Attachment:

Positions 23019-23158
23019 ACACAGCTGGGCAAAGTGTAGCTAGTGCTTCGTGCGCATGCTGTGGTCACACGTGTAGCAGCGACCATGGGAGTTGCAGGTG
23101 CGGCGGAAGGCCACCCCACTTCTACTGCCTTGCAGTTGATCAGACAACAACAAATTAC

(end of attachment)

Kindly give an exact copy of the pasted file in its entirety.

Positions 23019-23158
23019 ACACAGCTGGGCAAAGTGTAGCTAGTGCTTCGTGCGCATGCTGTGGTCACACGTGTAGCAGCGACCATGGGAGTTGCAGGTG
23101 CGGCGGAAGGCCACCCCACTTCTACTGCCTTGCAGTTGATCAGACAACAACAAATTAC